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According to the American Pet Products Association 2011-2012 National Pet Owners Survey, 39 percent of households in the United States contain at least one dog and 33 percent contain at least one cat. For many people, these animals are more than furry creatures that run underfoot and demand food on a regular basis. Instead, these pets are treated like cherished members of the family. Some families even celebrate their pets’ birthdays.

People who have pets may rely upon them for unconditional love and complete understanding. Just holding the pet can make these people feel more healthy and comfortable with life. But, pets may be able to do much more in an addiction recovery program. In fact, animal-assisted therapy (AAT) might be an ideal way to help you get through some of the challenges your addiction has left behind.

What Animals Are Used?

Typical AAT programs utilize dogs and cats, as they are animals most people are familiar with owning on their own, but some programs use other animals including:

Understanding Animal-Assisted Therapy

An AAT program provides more than human/pet interaction. These aren’t simple visits where you’re asked to pet the pretty kitty and feel her purr buzz through your skin. Instead, an AAT program works in conjunction with your larger addiction treatment program, helping to reinforce the lessons you’re learning there. For example, some types of drugs can cause you to lose fine motor skills. Your hands might shake, or pinching small items between your fingers might be difficult. In your AAT program, you might be asked to snap on a dog’s collar or feed a cat tiny pieces of tuna. Similarly, some drug addictions can make it hard for you to remember details or follow a series of instructions. In your AAT sessions, you might be asked to brush a dog, starting at the head and moving down to the paws. As you complete these steps, in sequence, you’re practicing your memory skills and the presence of the dog serves to calm and comfort you.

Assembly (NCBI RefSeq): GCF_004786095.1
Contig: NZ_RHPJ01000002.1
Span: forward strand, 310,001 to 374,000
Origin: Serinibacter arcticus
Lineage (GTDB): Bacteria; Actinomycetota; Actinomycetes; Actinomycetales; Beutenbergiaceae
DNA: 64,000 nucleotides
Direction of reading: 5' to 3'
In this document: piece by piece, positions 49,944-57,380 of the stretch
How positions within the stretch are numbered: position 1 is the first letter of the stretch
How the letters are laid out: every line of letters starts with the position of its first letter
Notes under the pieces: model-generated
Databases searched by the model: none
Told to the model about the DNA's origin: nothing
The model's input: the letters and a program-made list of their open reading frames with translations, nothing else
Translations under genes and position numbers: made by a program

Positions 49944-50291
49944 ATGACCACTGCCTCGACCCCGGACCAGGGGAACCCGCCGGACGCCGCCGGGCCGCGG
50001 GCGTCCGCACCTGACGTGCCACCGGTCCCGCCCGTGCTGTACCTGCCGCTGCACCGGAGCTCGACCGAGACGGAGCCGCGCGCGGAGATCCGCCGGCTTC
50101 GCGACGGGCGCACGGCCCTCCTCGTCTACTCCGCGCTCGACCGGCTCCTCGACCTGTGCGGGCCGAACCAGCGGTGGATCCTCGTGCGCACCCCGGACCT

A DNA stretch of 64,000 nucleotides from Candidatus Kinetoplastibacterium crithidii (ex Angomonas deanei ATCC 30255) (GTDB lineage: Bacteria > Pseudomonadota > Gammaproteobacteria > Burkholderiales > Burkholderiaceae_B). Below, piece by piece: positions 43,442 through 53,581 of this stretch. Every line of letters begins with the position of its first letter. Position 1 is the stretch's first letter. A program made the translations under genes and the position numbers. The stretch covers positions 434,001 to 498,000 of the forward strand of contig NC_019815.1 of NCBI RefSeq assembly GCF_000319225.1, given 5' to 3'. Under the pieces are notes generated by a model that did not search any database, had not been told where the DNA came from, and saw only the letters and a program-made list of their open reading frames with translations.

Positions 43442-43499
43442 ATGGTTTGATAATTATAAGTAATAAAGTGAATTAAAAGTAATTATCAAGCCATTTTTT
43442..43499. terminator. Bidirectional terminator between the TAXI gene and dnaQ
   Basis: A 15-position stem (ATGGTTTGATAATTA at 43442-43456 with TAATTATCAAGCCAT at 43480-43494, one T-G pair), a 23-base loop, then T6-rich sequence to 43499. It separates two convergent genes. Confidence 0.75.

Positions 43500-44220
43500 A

AAT programs might have many goals, but according to Pet Partners, common goals include:

  • Improvement of motors skills
  • Increased ability to pay attention
  • Increased vocabulary

  • Improvement in memory
  • Increased exercise

AAT is provided by a licensed counselor. This person works in close contact with your addiction therapist, learning more about the lessons you might need to learn and then developing a program that’s made just for you. In each session, the counselor outlines what you’ll need to do, and then stays with you throughout the entire session as you perform the task. The counselor can step in if the animal begins to misbehave, but the counselor might also ask you questions about the interaction and encourage you to talk about what you are learning and what you are feeling. It’s far from a passive activity, as you’ll be moving and talking throughout the entire session.

There is no set amount of time that’s ideal to participate in AAT. Some programs provide the counseling for just a few weeks, until skills improve and the AAT doesn’t seem to be contributing to recovery. Other programs use animals in a variety of different ways, so AAT is always a functional part of the care provided.

*How Are Animals Prepared for AAT?

Most animals that participate in AAT go through vigorous screenings with a veterinarian. Some physical problems in animals can be passed to humans, but physical problems in animals can also make them uncomfortable and less likely to stay calm during therapy. It’s important for these screenings to take place to reduce that risk. AAT dogs must pass several behavioral tests, and AAT cats and rabbits have their own versions of tests to pass. The therapist must also demonstrate the ability to train and control the animal in difficult situations.

Moving Beyond the Physical